I am riffing off of Blake Hounshell of the Foreign Policy Passport blog on the means of analyzing US casualty and fatality figures for July 2007. Total coalition fatalities have declined month over month with June seeing 108 total non-Iraqi uniformed military personel dead while July saw 87 total non-Iraqi uniformed military personel. All figures are from Icasualties.org and access on Aug. 1, 2007.
Read up a little on this stuff. July is like a furnace in Iraq. The number of deaths always dips in July. It's like August in France - no one's there. But the number of US troops killed in Iraq in 2007 is almost double the number killed in 2006. 43 were killed in 2006. This year 74.
This got me thinking about the seasonality and year over year trend data. I chose to look at total coalition fatalities as the British are absorbing combat fatalities at the same or greater per capita rate as US combat formations. The first graph is the average monthly total coalition fatalities from all causes from May 2003 to July 2007. I excluded March and April 2003 as that combat was state v. state combat instead of a multitude of insurgencies.
First observation is that there is some pretty strong seasonality that is roughly correlated with decent weather. High casualties have occurred in April and November multiple times because that is good campaign weather --- rain is not that bad, the heat is not that bad and the dust storms are low probability events. These are the months of the heavy fighting in Fallujah and numerous brigade and division size sweeps. If you exclude the two battles of Fallujah in April and November of 2004, the seasonality is reduced but still present.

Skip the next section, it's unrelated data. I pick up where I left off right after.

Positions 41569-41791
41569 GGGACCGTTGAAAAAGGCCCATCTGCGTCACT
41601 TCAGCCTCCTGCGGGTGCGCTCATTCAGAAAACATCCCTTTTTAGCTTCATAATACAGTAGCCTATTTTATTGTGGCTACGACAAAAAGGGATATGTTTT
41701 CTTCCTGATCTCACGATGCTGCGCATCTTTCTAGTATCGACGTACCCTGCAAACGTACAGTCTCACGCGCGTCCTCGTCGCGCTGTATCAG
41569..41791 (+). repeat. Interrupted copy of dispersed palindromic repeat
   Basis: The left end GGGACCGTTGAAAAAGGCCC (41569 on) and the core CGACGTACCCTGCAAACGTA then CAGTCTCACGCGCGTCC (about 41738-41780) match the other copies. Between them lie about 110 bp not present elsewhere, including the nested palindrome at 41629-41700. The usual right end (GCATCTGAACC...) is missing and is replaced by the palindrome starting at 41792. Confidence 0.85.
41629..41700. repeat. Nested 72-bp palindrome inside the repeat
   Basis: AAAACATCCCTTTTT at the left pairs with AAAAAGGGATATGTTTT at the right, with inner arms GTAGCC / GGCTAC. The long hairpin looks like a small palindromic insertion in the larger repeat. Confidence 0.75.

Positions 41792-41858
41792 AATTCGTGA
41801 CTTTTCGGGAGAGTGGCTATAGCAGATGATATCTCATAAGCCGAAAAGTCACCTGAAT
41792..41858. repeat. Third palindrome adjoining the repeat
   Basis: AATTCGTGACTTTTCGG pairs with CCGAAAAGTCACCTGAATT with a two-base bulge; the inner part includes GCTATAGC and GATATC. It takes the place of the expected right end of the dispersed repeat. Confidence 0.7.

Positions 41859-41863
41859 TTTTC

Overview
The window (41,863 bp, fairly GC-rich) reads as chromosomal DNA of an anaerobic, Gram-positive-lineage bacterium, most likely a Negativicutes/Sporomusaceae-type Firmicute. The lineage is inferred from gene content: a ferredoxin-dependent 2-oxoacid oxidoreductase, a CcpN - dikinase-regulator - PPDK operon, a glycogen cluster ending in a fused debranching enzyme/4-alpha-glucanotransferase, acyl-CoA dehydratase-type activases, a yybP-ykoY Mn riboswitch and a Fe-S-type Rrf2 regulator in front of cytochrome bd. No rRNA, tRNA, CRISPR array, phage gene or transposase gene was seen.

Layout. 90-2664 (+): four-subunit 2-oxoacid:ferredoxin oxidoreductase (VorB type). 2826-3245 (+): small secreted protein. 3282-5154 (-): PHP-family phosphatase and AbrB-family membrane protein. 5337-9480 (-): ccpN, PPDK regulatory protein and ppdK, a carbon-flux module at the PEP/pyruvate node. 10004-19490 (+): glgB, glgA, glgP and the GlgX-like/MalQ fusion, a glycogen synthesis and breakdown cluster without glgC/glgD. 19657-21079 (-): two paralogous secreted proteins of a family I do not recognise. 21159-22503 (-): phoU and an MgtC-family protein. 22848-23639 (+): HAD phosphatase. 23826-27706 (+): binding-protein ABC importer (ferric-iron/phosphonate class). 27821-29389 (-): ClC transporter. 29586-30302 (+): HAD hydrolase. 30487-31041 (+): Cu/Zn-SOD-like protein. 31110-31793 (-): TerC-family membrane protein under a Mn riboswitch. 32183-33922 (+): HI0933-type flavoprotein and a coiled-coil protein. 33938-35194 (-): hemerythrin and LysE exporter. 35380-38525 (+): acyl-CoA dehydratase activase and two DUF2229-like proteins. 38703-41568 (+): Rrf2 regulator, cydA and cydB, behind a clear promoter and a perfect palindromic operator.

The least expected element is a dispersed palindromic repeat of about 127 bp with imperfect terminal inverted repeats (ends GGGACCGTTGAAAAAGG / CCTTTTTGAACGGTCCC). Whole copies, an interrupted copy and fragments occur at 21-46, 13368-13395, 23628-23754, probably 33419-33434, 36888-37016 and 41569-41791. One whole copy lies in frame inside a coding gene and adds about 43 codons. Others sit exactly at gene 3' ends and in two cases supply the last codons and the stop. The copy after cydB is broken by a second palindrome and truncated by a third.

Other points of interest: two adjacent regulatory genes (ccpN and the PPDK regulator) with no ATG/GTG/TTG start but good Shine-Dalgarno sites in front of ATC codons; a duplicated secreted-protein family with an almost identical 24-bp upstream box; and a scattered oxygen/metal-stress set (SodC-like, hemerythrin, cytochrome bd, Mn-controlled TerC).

The next graph is another way of looking at some of the seasonality. The average monhtly total coalition all causes fatalities are subtracted from May 2003 to July 2007 to date average monthly fatalities. Positive numbers show a month with higher than typical fatalities and negative numbers show the opposite.
A little bit different look but again the same pattern, early spring and late fall show above average fatality rates. We should expect a drop in fatalities during the crappy weather seasons. 130 F heat counts as crappy weather in my book.
The final graph is an examination of year over year total coalition fatalities sorted by month.
This is a bit busy for a graph, but all seven months of 2007 have seen higher total coalition fatalities than their corresponding month in 2006. Five of the seven months have seen their war to date maximums in 2007.
Just pulling some of this data, and acknowledging that it is a bit broader of a data set than being discussed elsewhere, I have to conclude that Iraq is getting more violent seasonally adjusted today than it has been in the past, at least when examining foreign military fatalities.